Like a criminal dressed up in a policeman’s uniform, this software claims to be antivirus software. It will take a payment from you and leave your computer open to all manner of malware while you believe your computer completely protected. There is often a Trojan horse component (see Number 9, Trojan horse) disguised as a browser toolbar, screensaver or free malware scanning service that users are tricked into downloading.
Google reported 11,000 domains hosting fake antivirus software, and the numbers have grown since then. The bottom line is never to accept security scanning or software that does not come directly from your security provider, and even then it doesn’t hurt to double-check!
Solution: Think twice before agreeing to download unsolicited software, as you should only look to trusted websites such as McAfee and Norton for security programs.[Tweet “Use trusted websites such as #McAfee and #Norton for #security programs”]
9. Trojan horse
Remember the Blue Screen of Death? This malware contains a code that acts as a backdoor for hackers to gain unauthorised access into your computer. In 2009 the Trojan Zeus compromised 74,000 accounts on websites belonging to the Bank of America, NASA, Amazon and others (see Number 6, Phishing).
While a Trojan will not inject itself into other files like a virus or propagate like a worm, you may lose valuable personal information, have a webcam used without your knowledge or unwittingly have your computer used for illegal activities or attacks on other computers.
Solution: Scan your computer weekly, be vigilant about investigating unusual changes to the system and remove malware whenever it is detected. Microsoft offers a free tool to do this, and many other no-cost antivirus programs are just as comprehensive.[Tweet “Scan your #computer weekly against trojan horses.”]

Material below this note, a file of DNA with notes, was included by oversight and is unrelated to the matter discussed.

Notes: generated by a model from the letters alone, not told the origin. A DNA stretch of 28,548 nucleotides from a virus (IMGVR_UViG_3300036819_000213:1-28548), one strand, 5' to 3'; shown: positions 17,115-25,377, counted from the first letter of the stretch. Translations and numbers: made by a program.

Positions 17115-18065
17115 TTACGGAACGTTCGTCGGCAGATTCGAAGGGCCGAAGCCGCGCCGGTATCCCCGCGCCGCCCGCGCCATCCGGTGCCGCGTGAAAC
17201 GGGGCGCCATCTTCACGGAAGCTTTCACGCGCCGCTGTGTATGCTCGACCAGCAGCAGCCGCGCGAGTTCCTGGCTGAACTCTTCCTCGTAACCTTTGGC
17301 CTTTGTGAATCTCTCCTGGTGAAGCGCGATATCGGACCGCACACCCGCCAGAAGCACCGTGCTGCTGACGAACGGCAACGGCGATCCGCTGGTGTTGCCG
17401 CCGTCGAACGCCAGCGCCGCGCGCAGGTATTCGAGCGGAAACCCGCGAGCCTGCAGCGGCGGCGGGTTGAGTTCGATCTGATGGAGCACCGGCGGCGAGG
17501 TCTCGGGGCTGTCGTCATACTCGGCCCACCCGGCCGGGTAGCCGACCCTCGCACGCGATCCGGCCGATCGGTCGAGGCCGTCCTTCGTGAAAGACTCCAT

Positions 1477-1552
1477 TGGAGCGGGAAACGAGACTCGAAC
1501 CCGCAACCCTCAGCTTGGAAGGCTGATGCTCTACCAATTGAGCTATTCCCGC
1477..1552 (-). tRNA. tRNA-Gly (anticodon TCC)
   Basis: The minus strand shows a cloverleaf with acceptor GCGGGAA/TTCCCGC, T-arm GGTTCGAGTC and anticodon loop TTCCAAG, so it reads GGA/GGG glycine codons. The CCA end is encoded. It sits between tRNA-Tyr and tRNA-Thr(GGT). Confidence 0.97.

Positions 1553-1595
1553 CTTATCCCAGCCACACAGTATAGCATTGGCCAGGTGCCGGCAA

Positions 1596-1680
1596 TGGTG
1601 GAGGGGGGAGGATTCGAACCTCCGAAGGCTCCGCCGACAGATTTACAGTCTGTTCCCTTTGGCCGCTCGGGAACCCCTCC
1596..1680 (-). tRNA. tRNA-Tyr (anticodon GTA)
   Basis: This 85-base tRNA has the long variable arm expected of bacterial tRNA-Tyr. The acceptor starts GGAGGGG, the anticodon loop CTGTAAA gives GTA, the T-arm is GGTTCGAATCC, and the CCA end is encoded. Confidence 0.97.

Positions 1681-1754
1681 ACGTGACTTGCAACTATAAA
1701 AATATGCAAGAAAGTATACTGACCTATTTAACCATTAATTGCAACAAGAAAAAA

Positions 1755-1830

Hacking has come an awfully long way and its methods are getting even harder to detect. Fake websites that appear nearly identical to authentic ones can be used to fool you into giving away your banking details. By exploiting a vulnerability in the domain name system (DNS) server and local network router, pharming sites compromise IP addresses and allow access to a home computer. User names and passwords are stolen, paving the way for online identity theft, a huge concern to ecommerce businesses and online banking websites.
Panix, a large New York internet service provider, was hacked into in 2005 and Symantec also suffered from an instance of pharming three years later, proving that businesses as well as private computer users should be on their guard.
Solution: Anti-pharming measures require a greater level of sophistication as antivirus and spyware removal software and spam filters cannot protect against pharming. Browser add-ins such as toolbars, DNS protection and server-side software are the most common measures. The best option, however, is for users to ensure they are using secure HTTPS web connections for sites that require personal data, and to change the password on the router rather than leave it as the default.[Tweet “Against pharming ensure you are using secure HTTPS #web connections for sites.”]
It may seem a daunting list of threats and defences, but as the internet grows and technology develops we are enjoying unprecedented levels of creativity and license online. We can continue to keep up with life online safely and securely with just a few precautions, and quietly beat the attackers at their own game. Isn’t that reason enough to sleep well tonight.